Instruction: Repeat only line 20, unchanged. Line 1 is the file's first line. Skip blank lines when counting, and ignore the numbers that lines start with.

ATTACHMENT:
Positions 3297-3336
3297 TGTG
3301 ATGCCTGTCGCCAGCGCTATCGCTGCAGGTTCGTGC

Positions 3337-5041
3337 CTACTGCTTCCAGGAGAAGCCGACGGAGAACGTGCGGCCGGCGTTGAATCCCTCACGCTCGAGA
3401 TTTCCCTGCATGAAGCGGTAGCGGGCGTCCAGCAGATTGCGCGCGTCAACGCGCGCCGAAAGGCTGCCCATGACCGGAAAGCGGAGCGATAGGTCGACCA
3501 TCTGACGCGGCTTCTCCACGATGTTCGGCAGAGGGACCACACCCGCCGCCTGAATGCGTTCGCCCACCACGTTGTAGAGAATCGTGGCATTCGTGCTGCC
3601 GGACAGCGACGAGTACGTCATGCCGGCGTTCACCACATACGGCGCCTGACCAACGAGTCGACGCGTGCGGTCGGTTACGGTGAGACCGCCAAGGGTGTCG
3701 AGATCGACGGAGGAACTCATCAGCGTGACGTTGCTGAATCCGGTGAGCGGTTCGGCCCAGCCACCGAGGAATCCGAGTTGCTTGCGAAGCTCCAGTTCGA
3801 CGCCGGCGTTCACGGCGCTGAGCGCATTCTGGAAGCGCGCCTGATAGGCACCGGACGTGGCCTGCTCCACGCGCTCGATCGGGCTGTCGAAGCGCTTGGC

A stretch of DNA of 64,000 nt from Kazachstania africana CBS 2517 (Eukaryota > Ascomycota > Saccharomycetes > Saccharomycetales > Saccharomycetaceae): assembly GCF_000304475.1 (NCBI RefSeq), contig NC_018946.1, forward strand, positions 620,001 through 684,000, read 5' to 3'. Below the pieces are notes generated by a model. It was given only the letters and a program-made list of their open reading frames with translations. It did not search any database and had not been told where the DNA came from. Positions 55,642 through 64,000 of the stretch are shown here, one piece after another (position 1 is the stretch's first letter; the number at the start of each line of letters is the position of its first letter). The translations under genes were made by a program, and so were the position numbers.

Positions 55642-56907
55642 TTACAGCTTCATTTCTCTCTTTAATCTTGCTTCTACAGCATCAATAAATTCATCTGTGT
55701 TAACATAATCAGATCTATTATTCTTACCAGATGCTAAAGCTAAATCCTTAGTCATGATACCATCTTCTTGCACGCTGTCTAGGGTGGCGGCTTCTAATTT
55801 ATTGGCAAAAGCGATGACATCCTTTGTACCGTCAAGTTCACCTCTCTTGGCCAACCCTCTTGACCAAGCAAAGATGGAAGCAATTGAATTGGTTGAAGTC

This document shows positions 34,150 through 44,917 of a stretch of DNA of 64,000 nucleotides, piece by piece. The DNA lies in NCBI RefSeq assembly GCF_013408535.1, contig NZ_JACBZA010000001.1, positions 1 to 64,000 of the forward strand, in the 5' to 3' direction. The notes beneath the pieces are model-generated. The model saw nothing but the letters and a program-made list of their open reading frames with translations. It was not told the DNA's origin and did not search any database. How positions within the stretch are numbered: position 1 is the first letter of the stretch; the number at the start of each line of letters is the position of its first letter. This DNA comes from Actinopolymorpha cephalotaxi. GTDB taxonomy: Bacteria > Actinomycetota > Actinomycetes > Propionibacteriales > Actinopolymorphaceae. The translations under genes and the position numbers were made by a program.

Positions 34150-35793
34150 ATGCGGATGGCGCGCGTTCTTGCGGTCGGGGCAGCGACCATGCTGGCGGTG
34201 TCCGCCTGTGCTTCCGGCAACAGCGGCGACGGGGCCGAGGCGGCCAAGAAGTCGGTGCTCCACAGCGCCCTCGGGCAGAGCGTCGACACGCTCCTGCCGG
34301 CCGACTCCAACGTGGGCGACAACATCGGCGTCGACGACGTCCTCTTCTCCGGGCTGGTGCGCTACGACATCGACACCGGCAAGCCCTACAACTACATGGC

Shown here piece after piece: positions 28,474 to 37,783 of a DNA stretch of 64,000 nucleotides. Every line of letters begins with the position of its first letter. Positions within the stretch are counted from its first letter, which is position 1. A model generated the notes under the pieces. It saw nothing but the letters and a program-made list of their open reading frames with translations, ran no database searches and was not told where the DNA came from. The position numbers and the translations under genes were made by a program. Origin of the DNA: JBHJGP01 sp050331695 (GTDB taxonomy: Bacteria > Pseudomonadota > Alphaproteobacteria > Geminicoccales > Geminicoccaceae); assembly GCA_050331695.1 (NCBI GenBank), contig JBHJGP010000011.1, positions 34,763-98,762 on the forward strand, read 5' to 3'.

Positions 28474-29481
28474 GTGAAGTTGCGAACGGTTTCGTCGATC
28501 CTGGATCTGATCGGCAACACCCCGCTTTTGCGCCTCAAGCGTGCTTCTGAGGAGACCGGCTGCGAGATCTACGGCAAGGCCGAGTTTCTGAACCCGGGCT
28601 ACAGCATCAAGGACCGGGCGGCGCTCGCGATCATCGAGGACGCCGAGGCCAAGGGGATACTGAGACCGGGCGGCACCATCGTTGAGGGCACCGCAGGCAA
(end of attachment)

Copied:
34301 CCGACTCCAACGTGGGCGACAACATCGGCGTCGACGACGTCCTCTTCTCCGGGCTGGTGCGCTACGACATCGACACCGGCAAGCCCTACAACTACATGGC